The Limerick Leader learned that Limerick FC players had their phones seized as part of the Garda operation.

The Limerick FC squad had just began training at 5pm at Hogan Park on Tuesday of last week when the Gardai swooped. The entrance gates into the venue were secured.

The Limerick Leader also understands that the players were also interviewed by Gardai as part of the operation.

Meanwhile, the FAI also confirmed last week that it is investigating unusual betting patterns around Limerick FCs recent FAI Cup game away to Sligo Rovers.

Limerick took an early 2-0 lead in that game away to Premier Division side Sligo before losing 6-2.

The FAI say that the investigation into the FAI Cup game is along similar lines to the one currently underway into the First Division fixture between Shelbourne and Limerick in April.

Both investigations were launched following the receipt of reports from UEFA to the FAI concerning unusual betting patterns around the two games.

An FAI spokesman confirmed: “We have acted on the back of the UEFA report into two Limerick games, against Shelbourne in April and Sligo Rovers last month, and our investigations are ongoing.

“We are committed to a zero tolerance policy on match fixing in conjunction with UEFA. The FAI, as stated earlier, is also aware of a Garda investigation into match fixing.”

Limerick FC return to action on the pitch this Friday evening when facing Wexford in their final SSE Airtricity League First Division home game of the season at the Markets Field, 7.45pm.

When contacted by the Limerick Leader, Limerick FC manager Tommy Barrett said he did not wish to comment on the on-going investigations of alleged match-fixing or on the recent appointment of the interim examiner to the club.

Barrett did admit: “It is not a great environment for anyone to be in at the moment.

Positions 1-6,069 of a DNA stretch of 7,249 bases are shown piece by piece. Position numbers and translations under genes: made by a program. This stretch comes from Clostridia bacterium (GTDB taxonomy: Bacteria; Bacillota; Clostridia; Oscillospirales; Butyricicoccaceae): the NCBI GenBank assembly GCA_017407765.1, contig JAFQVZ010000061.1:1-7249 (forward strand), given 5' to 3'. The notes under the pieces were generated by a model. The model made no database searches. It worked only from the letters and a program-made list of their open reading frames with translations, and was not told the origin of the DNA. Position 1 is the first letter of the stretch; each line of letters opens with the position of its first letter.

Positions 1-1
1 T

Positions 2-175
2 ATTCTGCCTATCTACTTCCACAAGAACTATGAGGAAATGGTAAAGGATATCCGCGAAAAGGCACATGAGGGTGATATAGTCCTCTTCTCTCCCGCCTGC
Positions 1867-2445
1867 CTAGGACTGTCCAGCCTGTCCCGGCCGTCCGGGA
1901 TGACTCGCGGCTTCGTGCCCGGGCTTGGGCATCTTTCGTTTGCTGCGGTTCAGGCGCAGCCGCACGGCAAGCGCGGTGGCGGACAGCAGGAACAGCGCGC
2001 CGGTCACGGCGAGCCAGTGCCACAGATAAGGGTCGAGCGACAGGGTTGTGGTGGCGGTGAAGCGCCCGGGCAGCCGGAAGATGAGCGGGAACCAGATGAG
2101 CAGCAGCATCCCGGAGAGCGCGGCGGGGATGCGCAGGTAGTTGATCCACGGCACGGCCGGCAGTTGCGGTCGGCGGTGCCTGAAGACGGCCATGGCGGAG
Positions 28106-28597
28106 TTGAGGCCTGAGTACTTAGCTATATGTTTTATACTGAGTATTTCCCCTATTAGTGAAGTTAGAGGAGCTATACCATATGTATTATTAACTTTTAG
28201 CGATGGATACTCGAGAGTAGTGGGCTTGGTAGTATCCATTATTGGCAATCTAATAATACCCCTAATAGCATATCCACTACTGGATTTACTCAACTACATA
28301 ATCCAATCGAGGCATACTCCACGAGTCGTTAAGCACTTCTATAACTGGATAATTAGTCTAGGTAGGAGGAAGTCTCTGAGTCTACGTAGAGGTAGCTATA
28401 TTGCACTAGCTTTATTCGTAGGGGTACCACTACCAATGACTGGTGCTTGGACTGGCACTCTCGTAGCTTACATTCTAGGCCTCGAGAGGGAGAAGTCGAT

“We are down to the bare bones player wise for Friday night’s game. We have four players suspended and a couple of more players carrying niggly injuries.

“We had 16 or 17 players involved in the Sligo game. Out of that 17, four are suspended for Friday and we have lads carrying knocks.

“We will be doing our utmost to see the season out as best we can.”

Limerick FC finish their First Division season by playing three games in eight days. Following Friday’s game with Wexford, the Blues will take on Galway Utd in their rearranged game at Deacy Park on Monday night, 7.45pm.

Limerick complete their programme of SSE Airtricity League First Division fixtures against Shelbourne at Tolka Park on Saturday, September 21.

Just 227 spectators turned out to watch Limerick FCs last home league fixture in August. Limerick ended a four-game losing run in the SSE Airtricity League First Division that  night when playing out a 1-1 draw with struggling Athlone Town at the Markets Field.

The ‘Blues’ have not managed to record a win in the First Division since their Friday, July 5 victory over Longford Town.

Limerick were not involved in league action last weekend as the FAI Cup third round took centre stage.